For the pictures, I filled some of the jars up past the top, but of course for gifting you’ll want to give yourself some space to screw the lid on top. The jars can be topped with heart candies, gummies, or just Valentine’s sprinkles!

Red Velvet Cake In A Jar | From

Unlike cupcakes or even cake slices, cake in a jar doesn’t go stale very quickly, thanks to all that frosting between the cake layers and the jar’s airtight lid. So this is a GREAT choice for a make-ahead dessert. My guess is that they can last at least a week, probably closer to 2, in the refrigerator, but to be honest, ours didn’t last that long. Enjoy!

💓More Red Velvet Cake Recipes

🥧More Mini Dessert Recipes

Pink and red velvet cake on a white cake stand, with red candy heart decorations.

Sky-High Pink and Red Velvet Cake

Looking for a lovely Valentine’s Day dessert? This Pink and Red Velvet Cake has it all – 8 beautiful cake layers, a delicious cream cheese frosting, and a super easy decoration anyone can do!
View Recipe
A Red Velvet Valentine's Day Cake on a white cake platter next to a gift box and ribbon.

Pink and Red Velvet Valentine’s Day Cake

Nothing says “love” like this Pink and Red Velvet Valentine’s Day Cake! The uniquely sized tiers give it a modern look, and the graphic red, black, and white heart-and-arrow pattern is striking. You’ll swoon over this romantic red velvet cake!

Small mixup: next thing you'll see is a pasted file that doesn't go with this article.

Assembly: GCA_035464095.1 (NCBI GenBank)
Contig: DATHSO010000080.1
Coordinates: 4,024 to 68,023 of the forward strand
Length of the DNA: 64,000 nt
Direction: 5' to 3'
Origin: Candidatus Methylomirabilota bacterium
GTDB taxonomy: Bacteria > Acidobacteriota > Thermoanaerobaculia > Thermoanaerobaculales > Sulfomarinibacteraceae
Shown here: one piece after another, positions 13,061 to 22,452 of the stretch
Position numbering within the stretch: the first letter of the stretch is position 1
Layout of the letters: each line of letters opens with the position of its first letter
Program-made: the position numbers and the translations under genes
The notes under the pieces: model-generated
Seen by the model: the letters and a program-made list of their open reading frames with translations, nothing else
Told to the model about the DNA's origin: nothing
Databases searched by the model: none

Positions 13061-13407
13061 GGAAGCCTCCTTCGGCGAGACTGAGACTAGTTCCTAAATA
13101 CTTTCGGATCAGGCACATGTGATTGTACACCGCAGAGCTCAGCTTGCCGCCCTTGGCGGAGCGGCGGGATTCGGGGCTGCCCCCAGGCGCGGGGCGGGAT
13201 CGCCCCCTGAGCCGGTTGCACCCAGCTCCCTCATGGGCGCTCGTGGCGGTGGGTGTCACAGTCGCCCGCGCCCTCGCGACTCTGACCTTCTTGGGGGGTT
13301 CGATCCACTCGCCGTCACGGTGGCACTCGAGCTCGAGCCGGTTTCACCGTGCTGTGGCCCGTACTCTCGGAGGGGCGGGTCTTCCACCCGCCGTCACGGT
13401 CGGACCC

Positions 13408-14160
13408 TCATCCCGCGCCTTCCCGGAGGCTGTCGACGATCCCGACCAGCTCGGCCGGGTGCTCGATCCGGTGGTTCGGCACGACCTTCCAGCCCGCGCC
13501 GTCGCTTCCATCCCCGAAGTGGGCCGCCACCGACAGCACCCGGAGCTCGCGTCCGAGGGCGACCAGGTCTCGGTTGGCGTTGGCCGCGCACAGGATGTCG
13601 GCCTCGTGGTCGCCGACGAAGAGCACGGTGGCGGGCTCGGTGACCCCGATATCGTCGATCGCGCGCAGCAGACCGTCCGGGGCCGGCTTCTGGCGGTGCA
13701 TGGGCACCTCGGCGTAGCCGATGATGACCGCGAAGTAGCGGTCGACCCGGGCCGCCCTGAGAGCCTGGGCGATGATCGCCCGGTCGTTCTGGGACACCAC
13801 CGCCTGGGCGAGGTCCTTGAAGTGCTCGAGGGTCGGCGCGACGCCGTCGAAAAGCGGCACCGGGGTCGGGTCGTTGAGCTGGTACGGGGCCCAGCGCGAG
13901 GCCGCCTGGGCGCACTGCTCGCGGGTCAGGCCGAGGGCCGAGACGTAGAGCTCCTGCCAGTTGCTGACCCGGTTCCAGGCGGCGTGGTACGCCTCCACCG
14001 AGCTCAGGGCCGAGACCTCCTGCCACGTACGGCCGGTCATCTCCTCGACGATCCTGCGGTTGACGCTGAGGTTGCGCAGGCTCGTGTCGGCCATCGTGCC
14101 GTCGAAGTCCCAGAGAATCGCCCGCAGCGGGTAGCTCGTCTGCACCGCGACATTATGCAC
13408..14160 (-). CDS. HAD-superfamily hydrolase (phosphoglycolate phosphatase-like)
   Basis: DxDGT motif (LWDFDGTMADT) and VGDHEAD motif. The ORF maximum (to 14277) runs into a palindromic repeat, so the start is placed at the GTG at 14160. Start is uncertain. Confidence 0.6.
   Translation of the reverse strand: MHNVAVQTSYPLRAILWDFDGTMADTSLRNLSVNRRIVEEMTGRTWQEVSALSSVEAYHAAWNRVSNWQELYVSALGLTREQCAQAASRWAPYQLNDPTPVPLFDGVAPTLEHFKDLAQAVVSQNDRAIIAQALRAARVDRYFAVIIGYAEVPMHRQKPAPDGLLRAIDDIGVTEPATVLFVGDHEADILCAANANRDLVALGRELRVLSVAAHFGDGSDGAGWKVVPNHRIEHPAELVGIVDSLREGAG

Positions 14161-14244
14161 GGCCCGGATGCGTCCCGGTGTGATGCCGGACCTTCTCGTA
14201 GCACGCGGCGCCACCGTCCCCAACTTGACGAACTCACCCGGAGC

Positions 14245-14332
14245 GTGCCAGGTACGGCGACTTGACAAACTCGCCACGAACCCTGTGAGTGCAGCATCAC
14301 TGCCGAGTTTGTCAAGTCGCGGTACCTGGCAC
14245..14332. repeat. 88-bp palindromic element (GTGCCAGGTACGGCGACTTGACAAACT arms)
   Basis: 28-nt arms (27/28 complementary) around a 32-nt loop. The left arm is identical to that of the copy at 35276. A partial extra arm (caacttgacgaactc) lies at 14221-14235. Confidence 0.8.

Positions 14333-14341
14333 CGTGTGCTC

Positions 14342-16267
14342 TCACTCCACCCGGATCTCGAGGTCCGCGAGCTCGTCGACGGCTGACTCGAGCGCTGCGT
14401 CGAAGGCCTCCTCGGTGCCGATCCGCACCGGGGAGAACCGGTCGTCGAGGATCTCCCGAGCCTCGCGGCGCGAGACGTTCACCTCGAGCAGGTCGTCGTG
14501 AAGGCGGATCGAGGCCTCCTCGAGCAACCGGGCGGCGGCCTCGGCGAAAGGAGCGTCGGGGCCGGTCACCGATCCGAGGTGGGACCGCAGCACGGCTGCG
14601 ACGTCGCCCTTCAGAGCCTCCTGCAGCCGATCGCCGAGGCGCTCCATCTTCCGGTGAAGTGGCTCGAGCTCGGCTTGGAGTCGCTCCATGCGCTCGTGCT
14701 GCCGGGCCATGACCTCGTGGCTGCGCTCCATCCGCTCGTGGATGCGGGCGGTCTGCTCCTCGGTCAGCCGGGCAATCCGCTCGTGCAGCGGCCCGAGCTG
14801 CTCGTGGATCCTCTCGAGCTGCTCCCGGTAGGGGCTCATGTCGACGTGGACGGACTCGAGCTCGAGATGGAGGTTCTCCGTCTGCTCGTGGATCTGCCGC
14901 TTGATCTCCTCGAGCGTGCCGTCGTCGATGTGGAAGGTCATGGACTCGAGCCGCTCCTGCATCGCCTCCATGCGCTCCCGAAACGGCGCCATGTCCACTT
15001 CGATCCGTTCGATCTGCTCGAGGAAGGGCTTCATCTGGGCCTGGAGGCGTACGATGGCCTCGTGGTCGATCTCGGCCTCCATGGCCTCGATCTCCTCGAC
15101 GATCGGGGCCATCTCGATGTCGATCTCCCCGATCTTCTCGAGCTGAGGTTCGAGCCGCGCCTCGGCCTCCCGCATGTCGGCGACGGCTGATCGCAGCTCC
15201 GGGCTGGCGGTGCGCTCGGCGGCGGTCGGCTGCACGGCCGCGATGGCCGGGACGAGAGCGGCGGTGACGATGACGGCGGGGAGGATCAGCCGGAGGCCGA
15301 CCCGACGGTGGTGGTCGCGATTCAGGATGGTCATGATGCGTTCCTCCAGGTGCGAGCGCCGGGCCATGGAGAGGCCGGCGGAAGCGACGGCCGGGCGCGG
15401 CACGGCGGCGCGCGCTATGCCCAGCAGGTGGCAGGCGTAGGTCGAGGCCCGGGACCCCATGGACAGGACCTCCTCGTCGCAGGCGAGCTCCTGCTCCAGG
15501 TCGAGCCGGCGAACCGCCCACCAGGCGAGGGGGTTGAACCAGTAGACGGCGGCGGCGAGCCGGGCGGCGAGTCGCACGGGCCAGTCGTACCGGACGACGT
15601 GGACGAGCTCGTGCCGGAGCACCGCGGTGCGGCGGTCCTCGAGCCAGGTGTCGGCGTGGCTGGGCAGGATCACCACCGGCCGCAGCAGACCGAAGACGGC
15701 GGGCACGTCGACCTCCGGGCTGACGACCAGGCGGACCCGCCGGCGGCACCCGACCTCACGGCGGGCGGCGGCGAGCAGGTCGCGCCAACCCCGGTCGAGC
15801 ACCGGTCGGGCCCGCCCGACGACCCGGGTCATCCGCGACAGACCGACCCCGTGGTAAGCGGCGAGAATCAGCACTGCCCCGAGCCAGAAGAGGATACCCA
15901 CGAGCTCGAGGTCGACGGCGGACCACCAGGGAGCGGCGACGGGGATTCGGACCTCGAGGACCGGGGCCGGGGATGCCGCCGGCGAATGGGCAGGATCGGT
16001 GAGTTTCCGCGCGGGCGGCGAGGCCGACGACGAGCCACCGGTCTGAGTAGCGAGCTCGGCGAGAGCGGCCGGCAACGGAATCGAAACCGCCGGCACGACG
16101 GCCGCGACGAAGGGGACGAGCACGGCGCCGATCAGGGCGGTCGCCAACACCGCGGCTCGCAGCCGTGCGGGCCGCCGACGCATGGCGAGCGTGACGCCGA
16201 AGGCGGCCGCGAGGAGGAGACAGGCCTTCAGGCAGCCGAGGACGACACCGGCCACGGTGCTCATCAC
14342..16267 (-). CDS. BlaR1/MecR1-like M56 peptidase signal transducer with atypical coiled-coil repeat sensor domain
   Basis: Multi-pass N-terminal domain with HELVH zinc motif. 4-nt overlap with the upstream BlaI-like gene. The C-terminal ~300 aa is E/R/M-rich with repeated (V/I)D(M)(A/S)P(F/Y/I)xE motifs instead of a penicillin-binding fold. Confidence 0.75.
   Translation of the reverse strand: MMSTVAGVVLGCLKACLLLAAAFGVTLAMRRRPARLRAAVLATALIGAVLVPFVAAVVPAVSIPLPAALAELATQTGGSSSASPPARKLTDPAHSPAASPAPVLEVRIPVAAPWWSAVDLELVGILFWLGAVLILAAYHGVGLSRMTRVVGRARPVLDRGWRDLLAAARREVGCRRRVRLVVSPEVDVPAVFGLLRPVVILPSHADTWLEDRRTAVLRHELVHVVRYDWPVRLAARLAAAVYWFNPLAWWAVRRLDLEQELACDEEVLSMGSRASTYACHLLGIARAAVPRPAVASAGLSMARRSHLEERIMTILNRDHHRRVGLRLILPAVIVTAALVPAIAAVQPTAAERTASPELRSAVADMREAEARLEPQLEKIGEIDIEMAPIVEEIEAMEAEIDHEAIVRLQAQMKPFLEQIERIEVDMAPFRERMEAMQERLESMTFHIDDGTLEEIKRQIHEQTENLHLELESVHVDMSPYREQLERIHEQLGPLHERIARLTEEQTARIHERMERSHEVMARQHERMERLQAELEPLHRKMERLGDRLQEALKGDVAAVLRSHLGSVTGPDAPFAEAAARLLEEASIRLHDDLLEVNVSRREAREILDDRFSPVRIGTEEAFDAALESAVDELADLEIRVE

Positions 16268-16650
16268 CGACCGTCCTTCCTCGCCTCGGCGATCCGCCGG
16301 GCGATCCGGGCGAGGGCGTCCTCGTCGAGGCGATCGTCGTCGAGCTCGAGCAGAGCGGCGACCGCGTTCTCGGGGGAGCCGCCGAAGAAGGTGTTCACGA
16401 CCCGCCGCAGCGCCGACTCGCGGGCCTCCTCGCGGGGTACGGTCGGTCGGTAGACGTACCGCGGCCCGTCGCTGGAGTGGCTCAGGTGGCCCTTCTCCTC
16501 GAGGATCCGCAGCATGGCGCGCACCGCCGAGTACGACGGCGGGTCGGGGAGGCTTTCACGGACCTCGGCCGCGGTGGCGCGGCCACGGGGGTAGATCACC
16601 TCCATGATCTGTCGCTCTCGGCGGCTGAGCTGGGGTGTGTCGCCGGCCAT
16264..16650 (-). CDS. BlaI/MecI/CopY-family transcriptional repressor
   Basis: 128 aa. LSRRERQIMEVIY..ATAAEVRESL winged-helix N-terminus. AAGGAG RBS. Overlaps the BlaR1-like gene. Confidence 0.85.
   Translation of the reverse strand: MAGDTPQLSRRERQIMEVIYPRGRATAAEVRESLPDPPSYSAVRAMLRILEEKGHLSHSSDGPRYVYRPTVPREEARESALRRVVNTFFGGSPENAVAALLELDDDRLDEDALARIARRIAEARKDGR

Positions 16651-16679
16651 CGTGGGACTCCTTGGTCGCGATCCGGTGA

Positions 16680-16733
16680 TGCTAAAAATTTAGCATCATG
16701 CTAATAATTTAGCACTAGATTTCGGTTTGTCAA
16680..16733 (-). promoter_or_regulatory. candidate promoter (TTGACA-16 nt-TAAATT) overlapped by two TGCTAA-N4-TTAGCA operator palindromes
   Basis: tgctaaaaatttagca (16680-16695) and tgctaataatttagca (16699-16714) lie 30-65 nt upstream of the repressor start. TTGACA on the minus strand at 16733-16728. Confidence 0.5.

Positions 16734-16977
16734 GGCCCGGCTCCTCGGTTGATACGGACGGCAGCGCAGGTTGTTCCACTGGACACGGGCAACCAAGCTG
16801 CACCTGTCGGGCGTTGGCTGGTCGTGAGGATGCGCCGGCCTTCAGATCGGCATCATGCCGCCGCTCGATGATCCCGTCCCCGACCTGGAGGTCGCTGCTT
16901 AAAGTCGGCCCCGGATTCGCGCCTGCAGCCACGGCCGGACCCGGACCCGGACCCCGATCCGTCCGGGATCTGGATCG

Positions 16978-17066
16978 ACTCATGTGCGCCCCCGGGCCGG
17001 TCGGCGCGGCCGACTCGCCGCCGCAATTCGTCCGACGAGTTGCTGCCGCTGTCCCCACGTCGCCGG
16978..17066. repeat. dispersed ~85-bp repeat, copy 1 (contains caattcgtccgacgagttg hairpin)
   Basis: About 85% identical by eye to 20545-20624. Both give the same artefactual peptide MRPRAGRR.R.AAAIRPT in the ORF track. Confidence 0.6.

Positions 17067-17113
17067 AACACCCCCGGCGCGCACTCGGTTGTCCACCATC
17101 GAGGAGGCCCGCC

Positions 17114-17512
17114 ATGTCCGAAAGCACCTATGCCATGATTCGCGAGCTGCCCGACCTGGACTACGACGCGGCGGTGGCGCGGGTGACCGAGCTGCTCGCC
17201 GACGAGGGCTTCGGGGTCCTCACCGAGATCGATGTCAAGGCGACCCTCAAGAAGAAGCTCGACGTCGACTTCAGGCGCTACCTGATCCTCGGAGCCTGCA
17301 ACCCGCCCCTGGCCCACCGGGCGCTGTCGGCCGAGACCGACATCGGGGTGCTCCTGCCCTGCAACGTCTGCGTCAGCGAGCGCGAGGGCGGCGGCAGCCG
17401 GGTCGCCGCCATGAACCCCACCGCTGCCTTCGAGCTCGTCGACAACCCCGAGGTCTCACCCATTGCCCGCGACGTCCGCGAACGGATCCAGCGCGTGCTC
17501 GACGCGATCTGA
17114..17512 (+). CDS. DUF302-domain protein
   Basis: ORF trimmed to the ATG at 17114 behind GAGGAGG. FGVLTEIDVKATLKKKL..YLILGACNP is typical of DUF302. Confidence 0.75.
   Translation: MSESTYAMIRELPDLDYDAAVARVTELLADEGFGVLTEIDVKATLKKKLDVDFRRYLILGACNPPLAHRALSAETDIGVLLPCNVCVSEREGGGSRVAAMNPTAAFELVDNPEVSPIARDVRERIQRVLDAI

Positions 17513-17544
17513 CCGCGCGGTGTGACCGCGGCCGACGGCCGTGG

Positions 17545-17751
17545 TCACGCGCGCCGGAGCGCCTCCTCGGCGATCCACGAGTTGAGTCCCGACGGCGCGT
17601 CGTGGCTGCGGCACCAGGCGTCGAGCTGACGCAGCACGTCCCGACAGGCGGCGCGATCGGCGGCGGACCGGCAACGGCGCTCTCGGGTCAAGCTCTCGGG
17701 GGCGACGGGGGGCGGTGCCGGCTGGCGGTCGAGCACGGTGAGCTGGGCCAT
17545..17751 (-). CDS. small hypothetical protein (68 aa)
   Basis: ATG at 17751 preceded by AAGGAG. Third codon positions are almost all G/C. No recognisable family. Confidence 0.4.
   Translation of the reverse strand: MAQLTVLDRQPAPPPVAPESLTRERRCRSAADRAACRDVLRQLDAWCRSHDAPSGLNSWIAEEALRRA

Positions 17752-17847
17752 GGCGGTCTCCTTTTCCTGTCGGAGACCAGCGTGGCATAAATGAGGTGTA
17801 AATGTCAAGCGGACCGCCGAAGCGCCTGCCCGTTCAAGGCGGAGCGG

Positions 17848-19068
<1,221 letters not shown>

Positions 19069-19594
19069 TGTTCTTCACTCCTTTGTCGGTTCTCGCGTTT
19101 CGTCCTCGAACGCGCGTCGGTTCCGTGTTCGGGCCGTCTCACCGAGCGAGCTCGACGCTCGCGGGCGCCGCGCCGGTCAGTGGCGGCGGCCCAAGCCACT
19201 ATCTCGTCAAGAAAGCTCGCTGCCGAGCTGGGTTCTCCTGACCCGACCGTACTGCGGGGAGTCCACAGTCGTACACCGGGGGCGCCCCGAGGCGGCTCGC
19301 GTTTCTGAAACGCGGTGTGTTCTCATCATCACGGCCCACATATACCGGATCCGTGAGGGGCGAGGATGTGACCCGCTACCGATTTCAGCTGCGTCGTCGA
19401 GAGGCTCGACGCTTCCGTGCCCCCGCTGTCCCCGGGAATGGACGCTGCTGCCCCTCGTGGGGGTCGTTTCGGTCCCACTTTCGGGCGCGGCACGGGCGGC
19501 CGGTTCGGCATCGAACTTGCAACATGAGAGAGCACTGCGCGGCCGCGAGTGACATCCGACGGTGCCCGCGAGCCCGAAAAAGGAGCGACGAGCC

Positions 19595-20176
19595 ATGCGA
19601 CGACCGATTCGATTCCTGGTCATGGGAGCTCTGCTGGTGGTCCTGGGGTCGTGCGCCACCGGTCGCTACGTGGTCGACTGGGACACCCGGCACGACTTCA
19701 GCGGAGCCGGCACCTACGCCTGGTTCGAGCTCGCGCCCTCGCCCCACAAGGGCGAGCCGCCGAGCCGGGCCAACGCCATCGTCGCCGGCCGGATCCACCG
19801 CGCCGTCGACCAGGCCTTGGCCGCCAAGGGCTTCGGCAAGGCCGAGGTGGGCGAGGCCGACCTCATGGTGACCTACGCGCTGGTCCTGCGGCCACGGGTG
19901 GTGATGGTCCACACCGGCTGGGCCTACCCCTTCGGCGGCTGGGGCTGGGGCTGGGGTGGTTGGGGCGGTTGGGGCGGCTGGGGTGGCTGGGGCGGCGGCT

View Recipe

Don’t miss our collection of the 10 Best Valentine’s Day Cakessee the whole web story here!

Close up of red velvet cake in a jar with the lid off and a heart on top.

Red Velvet Cake In A Jar

4.50 from 6 votes
Red Velvet Cake In A Jar feature layers of red velvet cake and strawberry rose cream cheese frosting in miniature jars. They're perfect for gift giving!
Prep2 hours
Total2 hours
Yields20 jars


For the Red Velvet Cake:

For the Strawberry Rose Cream Cheese:

  • .75 oz freeze-dried strawberries, (1 1/2 cups)
  • 24 oz cream cheese, at room temperature (do not use light variety)
  • 4 oz unsalted butter, at room temperature
  • 8 oz powdered sugar, (2 cups)
  • 1 tsp rose water, optional
  • Pinch of salt


To Make the Cake:

  • Preheat the oven to 350 F. Line an 11×17-inch rimmed baking sheet with foil, extending up and over the sides of the sheet. Spray the foil with nonstick cooking spray.
  • In a large bowl, sift together the flour, sugar, baking soda, salt, and cocoa powder.
  • In the bowl of a large stand mixer fitted with a paddle attachment, combine the vegetable oil, buttermilk, egg, red gel food coloring, vinegar, and vanilla extract. Mix on medium-low speed until well-combined.
  • Add the dry ingredients and mix on low speed until combined. Scrape down the bottom and sides of the pan with a spatula, then mix on medium speed until the cake batter is smooth and all the lumps of flour have disappeared.
  • Pour the cake batter into the sheet pan and spread it into an even layer. (It will be a very thin layer of cake.) Bake the cake at 350 F for 10 minutes, until it pulls away from the sides and springs back when lightly pressed with your fingertips. Cool completely before using. The cake can be baked several days in advance. If making in advance, wrap the cooled cake in cling wrap and freeze until ready to use. You do not need to defrost the cake before assembling the jars.

To Make the Frosting:

  • Place the freeze-dried strawberries in the bowl of a food processor and process until they are ground into a powder.
  • Combine the cream cheese and butter in the bowl of a stand mixer fitted with a paddle attachment. Beat them together on medium speed until light and fluffy and free of lumps.